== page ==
03-16-2019 09:11 PM
  7. kataran's Avatar
    Most people end up finding out there’s a lot you can do in a walled garden and most don’t get even close to smelling all the flowers that iOS blooms
    Tartarus and Just_Me_D like this.
    03-17-2019 12:07 AM
  8. mumfoau's Avatar
    For some things it’s preferred and for others it’s a turn off. Overall though, I prefer the “walled garden” because I know what I’m getting, I know I’ll have support for years (if I didn’t upgrade annually) and I know my experience will be consistent!

    All wins in my book!
    nikkisharif and Just_Me_D like this.
    03-17-2019 07:43 AM
  9. ksassy's Avatar
    As a sophomore Apple user I reluctantly came over to the walled garden because I feared being locked down but was pleasantly surprised how everything works together in the ecosystem and now I appreciate it. I think it's both a turn off and preferred but a user's willingness to dive in and truly investigate the OS will ultimately help determine which approach best serves them.
    kataran, Just_Me_D and Annie_8plus like this.
    03-17-2019 07:46 AM
  10. wenrob's Avatar
    Like Annie_8plus I willingly walked into the Walled Garden eyes wide open. Have never regretted it.
    03-17-2019 11:40 AM
  11. nikkisharif's Avatar
    Outside of the tech crowd, most people I come across don’t even know why they dislike Apple or Android devices. I really don’t think this is a thing for the vast majority.
    03-17-2019 09:10 PM
  12. anon(10092459)'s Avatar
    I think most here are Apple enthusiasts, so I'll add to the discussion as a fringe customer of Apple's.

    For someone like me, it is definitely a deterrent from getting very deep with Apple. IMO, the company's approach to computing is totalitarian and the inability to "play nice with others" is one of the things that kept me from going forward with Apple years ago.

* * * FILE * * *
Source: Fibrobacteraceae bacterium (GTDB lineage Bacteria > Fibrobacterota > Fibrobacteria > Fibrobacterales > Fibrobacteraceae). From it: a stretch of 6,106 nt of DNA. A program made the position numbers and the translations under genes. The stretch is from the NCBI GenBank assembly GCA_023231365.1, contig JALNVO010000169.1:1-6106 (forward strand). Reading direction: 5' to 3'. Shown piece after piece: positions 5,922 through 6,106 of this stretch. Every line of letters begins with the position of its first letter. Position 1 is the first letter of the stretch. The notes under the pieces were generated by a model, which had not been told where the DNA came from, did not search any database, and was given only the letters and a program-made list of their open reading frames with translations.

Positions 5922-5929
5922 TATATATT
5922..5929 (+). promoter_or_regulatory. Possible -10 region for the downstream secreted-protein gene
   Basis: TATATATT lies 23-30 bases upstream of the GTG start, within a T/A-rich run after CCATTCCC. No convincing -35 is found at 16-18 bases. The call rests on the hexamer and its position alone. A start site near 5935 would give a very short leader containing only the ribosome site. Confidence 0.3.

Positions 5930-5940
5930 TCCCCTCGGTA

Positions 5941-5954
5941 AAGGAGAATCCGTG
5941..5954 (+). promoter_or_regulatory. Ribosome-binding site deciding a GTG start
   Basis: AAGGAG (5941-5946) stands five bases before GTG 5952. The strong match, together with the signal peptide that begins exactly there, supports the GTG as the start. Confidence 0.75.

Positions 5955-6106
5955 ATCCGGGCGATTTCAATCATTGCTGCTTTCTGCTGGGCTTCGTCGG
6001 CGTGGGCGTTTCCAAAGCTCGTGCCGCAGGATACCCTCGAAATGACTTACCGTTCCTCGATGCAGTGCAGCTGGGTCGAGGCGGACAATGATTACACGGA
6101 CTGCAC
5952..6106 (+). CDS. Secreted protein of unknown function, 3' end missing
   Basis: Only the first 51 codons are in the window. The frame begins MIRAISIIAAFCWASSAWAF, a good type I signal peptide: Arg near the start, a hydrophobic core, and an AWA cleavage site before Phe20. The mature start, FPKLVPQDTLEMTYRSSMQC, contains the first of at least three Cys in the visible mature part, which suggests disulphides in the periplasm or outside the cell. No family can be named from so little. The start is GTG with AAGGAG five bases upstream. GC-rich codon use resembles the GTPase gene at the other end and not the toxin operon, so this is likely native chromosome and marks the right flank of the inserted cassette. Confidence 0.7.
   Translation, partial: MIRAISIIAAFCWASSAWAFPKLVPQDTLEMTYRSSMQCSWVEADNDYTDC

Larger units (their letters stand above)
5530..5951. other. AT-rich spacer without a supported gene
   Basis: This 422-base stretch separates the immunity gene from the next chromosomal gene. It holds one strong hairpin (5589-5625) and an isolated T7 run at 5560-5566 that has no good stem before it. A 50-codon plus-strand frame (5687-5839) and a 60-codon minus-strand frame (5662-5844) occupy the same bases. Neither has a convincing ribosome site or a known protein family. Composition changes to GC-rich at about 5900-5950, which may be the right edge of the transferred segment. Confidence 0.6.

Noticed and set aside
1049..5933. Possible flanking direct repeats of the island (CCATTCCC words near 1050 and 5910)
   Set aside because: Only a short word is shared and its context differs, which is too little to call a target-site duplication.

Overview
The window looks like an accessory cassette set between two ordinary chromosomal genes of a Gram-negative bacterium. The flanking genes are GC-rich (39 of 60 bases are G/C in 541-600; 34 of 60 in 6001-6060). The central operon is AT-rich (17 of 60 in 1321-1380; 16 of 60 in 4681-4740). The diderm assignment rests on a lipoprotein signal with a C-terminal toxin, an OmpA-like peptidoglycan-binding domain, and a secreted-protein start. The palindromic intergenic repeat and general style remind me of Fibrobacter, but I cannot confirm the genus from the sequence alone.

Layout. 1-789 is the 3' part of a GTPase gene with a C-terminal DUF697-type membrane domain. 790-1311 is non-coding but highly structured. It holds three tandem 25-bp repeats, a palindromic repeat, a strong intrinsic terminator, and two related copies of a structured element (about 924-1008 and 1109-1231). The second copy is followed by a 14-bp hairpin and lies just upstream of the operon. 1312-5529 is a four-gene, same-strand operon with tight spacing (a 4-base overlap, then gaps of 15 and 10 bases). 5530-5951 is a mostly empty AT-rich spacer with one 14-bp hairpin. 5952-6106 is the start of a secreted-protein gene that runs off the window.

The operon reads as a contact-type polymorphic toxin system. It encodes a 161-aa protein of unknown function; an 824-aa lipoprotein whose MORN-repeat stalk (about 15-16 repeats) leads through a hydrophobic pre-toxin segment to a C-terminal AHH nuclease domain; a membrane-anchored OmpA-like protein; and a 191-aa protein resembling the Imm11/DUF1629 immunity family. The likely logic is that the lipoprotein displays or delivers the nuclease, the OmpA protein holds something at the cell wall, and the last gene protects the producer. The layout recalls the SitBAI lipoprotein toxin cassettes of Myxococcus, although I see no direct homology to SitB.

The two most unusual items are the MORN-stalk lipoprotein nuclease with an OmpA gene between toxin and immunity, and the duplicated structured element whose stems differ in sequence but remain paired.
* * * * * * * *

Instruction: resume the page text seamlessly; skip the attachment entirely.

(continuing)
I've had iPods, Airport Wi-Fi routers, MacBook Pro, and iPads over the years. Currently, it's an IPP 10.5 with pencil and that's it. Never owned an iPhone, though...

    I think Apple makes some great hardware, but the way they do things just makes me uncomfortable. Almost apprehensive, tbh..
    Last edited by DMP89145; 03-18-2019 at 12:55 AM. Reason: syntax
    libra89 and Just_Me_D like this.
    03-18-2019 12:54 AM
  13. Annie_8plus's Avatar
    Outside of the tech crowd, most people I come across don’t even know why they dislike Apple or Android devices. I really don’t think this is a thing for the vast majority.
    I think you are on to something here! I believe many people make choices based on what could be deemed as trendy, hip, and “in”.
    nikkisharif and Just_Me_D like this.
    03-18-2019 07:38 AM
  14. nikkisharif's Avatar
    I think you are on to something here! I believe many people make choices based on what could be deemed as trendy, hip, and “in”.
    So true! Being on trend is a deciding factor for a lot of people.
    Not Quite Right likes this.
    03-18-2019 09:10 AM
  15. Not Quite Right's Avatar
    The Walled Garden is a necessary evil that enables everything to "just work". That is what caused Microsoft so many headaches was trying to support every driver, every program, and every piece of tech ever created. Windows machines worked great, until you went to use them! ...
    03-18-2019 09:26 AM
  16. Golfdriver97's Avatar